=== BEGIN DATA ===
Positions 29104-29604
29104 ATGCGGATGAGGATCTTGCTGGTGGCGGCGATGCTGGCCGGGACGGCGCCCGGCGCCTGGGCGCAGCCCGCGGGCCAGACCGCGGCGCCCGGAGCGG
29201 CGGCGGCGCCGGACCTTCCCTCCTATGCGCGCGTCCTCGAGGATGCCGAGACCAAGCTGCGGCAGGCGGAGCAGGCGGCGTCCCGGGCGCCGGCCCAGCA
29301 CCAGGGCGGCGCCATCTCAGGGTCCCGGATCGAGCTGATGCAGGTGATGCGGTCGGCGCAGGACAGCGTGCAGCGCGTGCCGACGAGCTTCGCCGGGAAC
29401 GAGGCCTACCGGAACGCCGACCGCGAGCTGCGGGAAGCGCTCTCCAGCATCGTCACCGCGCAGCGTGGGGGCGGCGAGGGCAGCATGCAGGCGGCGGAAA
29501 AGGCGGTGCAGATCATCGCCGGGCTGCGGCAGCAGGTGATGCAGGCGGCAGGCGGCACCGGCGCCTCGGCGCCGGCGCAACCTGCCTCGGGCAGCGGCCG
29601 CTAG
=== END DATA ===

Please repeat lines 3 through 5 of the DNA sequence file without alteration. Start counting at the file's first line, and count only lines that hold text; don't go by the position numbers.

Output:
29201 CGGCGGCGCCGGACCTTCCCTCCTATGCGCGCGTCCTCGAGGATGCCGAGACCAAGCTGCGGCAGGCGGAGCAGGCGGCGTCCCGGGCGCCGGCCCAGCA
29301 CCAGGGCGGCGCCATCTCAGGGTCCCGGATCGAGCTGATGCAGGTGATGCGGTCGGCGCAGGACAGCGTGCAGCGCGTGCCGACGAGCTTCGCCGGGAAC
29401 GAGGCCTACCGGAACGCCGACCGCGAGCTGCGGGAAGCGCTCTCCAGCATCGTCACCGCGCAGCGTGGGGGCGGCGAGGGCAGCATGCAGGCGGCGGAAA